Is there ever a situation where you want to run 3 Moons in the sideboard? Yes and no. There are definitely times where you will run 2 Moons in the maindeck and have a 3rd in the board (see the next section for more on this configuration). And there are also times where you will straight up run 3 Moons without a single one maindecked, even though this is definitely the exception. The only instances where I think this is fine is if you are running fast mana to drop the Moon on turn 2 (the earlier Moon lands, the better), or if you are playing a deck that has such an awful BGx and Amulet matchup that you need an early Moon. Grixis Delver might be in this latter category: its Amulet matchup isn’t amazing and it’s BGx matchup goes from bad (Jund) to unwinnable (Abzan). Delver gains a lot from Moon in certain matchups and can afford the sideboard slot to shore those up. But outside of these cases, you really want to stick with 2 copies of the enchantment.
In a metagame with so much Jund, Abzan, RG Tron, Amulet Bloom, etc., Blood Moon starts to look like an attractive maindeck option. As i said at the start of this article, although I’m not going to GP Charlotte, I would be playing Moon if I could attend. And if I played Moon at Charlotte, it would be in my maindeck. There are several advantages to running a game 1 Moon that you lose in the sideboard. The big one is the very reason we are running Moon in the first place: Modern is defined by high-impact cards that provide narrow answers to important matchups. When you bring in those cards (e.g. Moon, Stony Silence, Leyline of the Void, etc.) in games 2 and 3, you are often bringing them directly into their answers. Savvy players will be ready with Nature’s Claim, Wear // Tear, Thoughtseize, and other ways to handle these threats and continue their gameplan. But if you get ahead of the curve in game 1, your Moon will get a full game to shine without worrying about the hatred lurking in the board. Just as decks like Affinity and UW Tron excel in game 1, so too does Moon: the answers just aren’t ready yet.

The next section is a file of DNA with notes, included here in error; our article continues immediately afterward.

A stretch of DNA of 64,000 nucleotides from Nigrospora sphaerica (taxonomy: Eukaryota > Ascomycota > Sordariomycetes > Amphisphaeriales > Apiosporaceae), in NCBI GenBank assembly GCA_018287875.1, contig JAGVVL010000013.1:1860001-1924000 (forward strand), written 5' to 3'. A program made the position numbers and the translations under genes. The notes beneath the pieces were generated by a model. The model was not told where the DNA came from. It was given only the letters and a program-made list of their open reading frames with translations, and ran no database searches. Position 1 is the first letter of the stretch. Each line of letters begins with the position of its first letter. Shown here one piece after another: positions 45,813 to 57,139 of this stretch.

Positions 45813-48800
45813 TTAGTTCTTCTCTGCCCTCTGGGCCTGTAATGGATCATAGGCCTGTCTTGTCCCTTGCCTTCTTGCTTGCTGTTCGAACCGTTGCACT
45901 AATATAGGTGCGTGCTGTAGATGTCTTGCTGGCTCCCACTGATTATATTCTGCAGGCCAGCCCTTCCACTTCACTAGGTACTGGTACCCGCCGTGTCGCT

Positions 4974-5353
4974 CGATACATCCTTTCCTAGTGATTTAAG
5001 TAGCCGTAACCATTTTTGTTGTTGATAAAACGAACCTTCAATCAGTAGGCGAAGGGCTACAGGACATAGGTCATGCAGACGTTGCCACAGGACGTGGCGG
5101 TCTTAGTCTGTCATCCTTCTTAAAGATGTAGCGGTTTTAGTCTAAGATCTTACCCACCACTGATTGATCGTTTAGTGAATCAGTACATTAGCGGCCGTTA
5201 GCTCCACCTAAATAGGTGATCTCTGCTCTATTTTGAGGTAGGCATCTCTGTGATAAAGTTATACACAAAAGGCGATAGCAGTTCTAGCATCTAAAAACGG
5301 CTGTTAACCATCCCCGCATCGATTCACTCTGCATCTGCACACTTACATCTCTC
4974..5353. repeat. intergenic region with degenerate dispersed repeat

If you want to maindeck Moon in Modern, look no further than Grixis Moon, aka Grixis Control, aka Not-Your-Parents’-Cruel-Control. Blue Moon strategies, and Temur Moon to a lesser extent, have been Modern staples for years. Straight UR control decks are natural fits for Moon, as UR Twin’s performances at PT Fate Reforged and GP Vancouver attested. But the Grixis Moon concept appears, by its very nature, to be riskier. Fetchlands and shocklands are required for Grixis to work at all, and the deck makes extensive use of black spells (unlike Temur Moon which really just splashes for Goyf). This makes Moon seem like an odd inclusion. But as Gerard Fabiano proved en route to his 11th place finish, maindeck Moon is just as strong in Grixis Moon as it was in the Blue Moon predecessors.
Grixis Moon, by Gerard Fabiano (11th, SCG Invitational Columbus 2015)
4 Snapcaster Mage
3 Tasigur, the Golden Fang
2 Vendilion Clique
1 Keranos, God of Storms
2 Blood Moon
2 Cryptic Command
2 Kolaghan’s Command
4 Lightning Bolt
2 Mana Leak
3 Murderous Cut
2 Spell Snare
2 Thought Scour
3 Inquisition of Kozilek
4 Serum Visions
1 Blood Crypt
1 Cascade Bluffs
4 Polluted Delta
4 Scalding Tarn
2 Steam Vents
2 Watery Grave
1 Blood Moon
1 Rending Volley
1 Olivia Voldaren